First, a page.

UMMS Affiliation

Department of Emergency Medicine

Publication Date

2017-06-01

Document Type

Article

Disciplines

Emergency Medicine

Abstract

INTRODUCTION: Over-inflation of endotracheal tube (ETT) cuffs has the potential to lead to scarring and stenosis of the trachea.1, 2,3, 4 The air inside an ETT cuff is subject to expansion as atmospheric pressure decreases, as happens with an increase in altitude. Emergency medical services helicopters are not pressurized, thereby providing a good environment for studying the effects of altitude changes ETT cuff pressures. This study aims to explore the relationship between altitude and ETT cuff pressures in a helicopter air-medical transport program.

METHODS: ETT cuffs were initially inflated in a nonstandardized manner and then adjusted to a pressure of 25 cmH2O. The pressure was again measured when the helicopter reached maximum altitude. A final pressure was recorded when the helicopter landed at the receiving facility.

RESULTS: We enrolled 60 subjects in the study. The mean for initial tube cuff pressures was 70 cmH2O. Maximum altitude for the program ranged from 1,000-3,000 feet above sea level, with a change in altitude from 800-2,480 feet. Mean cuff pressure at altitude was 36.52 +/- 8.56 cmH2O. Despite the significant change in cuff pressure at maximum altitude, there was no relationship found between the maximum altitude and the cuff pressures measured.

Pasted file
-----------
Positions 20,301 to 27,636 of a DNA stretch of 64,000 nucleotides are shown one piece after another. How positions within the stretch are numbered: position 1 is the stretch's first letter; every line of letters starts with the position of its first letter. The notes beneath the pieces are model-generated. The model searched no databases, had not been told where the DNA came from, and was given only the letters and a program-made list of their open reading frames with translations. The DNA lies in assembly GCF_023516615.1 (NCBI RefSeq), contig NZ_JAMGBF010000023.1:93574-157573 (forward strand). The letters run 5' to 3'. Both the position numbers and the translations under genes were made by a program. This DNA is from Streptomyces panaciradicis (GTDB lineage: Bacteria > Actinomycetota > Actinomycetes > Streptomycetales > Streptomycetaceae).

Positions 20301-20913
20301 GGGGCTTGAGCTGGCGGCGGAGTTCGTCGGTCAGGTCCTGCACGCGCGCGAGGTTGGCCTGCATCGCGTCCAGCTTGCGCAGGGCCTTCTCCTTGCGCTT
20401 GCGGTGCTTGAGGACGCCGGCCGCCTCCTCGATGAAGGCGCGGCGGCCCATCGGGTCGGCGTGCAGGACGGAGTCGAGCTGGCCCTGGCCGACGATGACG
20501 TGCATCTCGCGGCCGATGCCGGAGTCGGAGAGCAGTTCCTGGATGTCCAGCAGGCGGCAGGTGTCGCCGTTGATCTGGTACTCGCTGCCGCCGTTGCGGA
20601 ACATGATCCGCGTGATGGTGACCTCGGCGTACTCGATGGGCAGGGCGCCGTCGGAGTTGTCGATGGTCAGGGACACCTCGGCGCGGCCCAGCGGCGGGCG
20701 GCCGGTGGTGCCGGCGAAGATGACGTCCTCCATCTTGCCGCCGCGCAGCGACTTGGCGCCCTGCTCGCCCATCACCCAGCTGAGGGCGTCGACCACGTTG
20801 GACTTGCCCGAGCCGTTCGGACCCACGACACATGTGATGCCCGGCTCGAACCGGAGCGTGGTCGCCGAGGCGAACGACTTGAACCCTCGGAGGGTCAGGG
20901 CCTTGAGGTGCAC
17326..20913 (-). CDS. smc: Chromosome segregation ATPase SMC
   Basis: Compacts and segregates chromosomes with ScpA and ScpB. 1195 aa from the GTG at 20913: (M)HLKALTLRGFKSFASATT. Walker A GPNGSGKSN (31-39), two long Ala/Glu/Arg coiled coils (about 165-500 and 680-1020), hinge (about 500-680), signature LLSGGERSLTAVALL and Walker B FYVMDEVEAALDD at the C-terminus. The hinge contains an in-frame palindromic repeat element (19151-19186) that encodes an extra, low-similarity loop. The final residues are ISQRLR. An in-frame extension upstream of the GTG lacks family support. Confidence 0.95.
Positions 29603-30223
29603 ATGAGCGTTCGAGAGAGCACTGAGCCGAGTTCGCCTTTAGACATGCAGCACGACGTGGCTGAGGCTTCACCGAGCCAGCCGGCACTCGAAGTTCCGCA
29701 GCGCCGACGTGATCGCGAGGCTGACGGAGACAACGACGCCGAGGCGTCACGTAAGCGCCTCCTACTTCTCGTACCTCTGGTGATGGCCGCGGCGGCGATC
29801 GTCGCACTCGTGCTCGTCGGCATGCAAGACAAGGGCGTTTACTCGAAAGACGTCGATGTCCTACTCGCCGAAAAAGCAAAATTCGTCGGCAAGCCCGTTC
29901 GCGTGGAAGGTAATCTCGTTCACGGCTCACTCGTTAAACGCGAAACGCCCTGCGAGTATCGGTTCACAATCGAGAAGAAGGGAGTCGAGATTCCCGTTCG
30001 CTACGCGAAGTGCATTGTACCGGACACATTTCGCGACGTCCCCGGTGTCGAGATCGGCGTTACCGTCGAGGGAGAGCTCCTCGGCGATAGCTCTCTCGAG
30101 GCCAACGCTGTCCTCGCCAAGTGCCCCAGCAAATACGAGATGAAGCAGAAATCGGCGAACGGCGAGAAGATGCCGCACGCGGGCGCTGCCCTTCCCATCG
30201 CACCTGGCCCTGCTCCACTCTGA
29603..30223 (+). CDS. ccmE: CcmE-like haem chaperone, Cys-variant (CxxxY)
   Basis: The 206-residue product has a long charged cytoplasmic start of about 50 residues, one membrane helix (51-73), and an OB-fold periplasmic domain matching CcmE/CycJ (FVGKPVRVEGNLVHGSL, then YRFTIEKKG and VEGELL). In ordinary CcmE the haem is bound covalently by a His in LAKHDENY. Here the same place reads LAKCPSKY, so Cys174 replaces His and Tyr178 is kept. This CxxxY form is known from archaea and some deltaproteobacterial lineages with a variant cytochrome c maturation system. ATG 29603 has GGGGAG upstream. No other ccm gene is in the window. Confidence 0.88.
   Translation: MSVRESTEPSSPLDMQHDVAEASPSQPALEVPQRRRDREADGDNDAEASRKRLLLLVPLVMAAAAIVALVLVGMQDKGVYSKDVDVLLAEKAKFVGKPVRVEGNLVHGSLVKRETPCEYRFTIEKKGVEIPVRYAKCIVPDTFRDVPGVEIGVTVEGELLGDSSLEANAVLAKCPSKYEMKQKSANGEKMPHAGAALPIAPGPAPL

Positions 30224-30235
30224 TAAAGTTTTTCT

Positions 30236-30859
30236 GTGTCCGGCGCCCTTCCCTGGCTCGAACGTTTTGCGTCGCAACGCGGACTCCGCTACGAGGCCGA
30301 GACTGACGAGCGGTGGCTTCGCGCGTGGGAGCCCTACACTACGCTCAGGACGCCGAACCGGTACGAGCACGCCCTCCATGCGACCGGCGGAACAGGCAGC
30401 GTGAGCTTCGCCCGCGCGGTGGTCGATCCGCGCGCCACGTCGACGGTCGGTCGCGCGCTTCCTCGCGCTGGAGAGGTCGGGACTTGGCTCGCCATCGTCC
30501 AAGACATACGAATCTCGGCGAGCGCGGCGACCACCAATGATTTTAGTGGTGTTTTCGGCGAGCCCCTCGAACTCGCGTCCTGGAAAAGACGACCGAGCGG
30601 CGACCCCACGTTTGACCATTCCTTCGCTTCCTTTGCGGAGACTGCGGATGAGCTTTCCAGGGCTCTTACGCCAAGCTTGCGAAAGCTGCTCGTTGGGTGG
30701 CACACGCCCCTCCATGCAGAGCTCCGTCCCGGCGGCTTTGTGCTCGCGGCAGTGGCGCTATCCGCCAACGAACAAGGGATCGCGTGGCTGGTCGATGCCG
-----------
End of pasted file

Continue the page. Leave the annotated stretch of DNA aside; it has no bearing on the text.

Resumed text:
CONCLUSION: Our study failed to demonstrate the expected linear relationship between ETT cuff pressures and the maximum altitude achieved during typical air-medical transportation in our system. At altitudes less than 3,000 feet above sea level, the effect of altitude change on ETT pressure is minimal and does not require a change in practice to saline-filled cuffs.

Keywords

endotracheal tube cuffs, altitude, helicopter transport, emergency medical services

Rights and Permissions

Copyright : © 2017 Weisberg et al

DOI of Published Version

10.5811/westjem.2017.3.32078

Source

West J Emerg Med. 2017 Jun;18(4):624-629. doi: 10.5811/westjem.2017.3.32078. Epub 2017 May 15. Link to article on publisher's site

Journal/Book/Conference Title

The western journal of emergency medicine

Related Resources

Link to Article in PubMed

PubMed ID

28611883

Creative Commons License

Creative Commons Attribution 4.0 License
This work is licensed under a Creative Commons Attribution 4.0 License.

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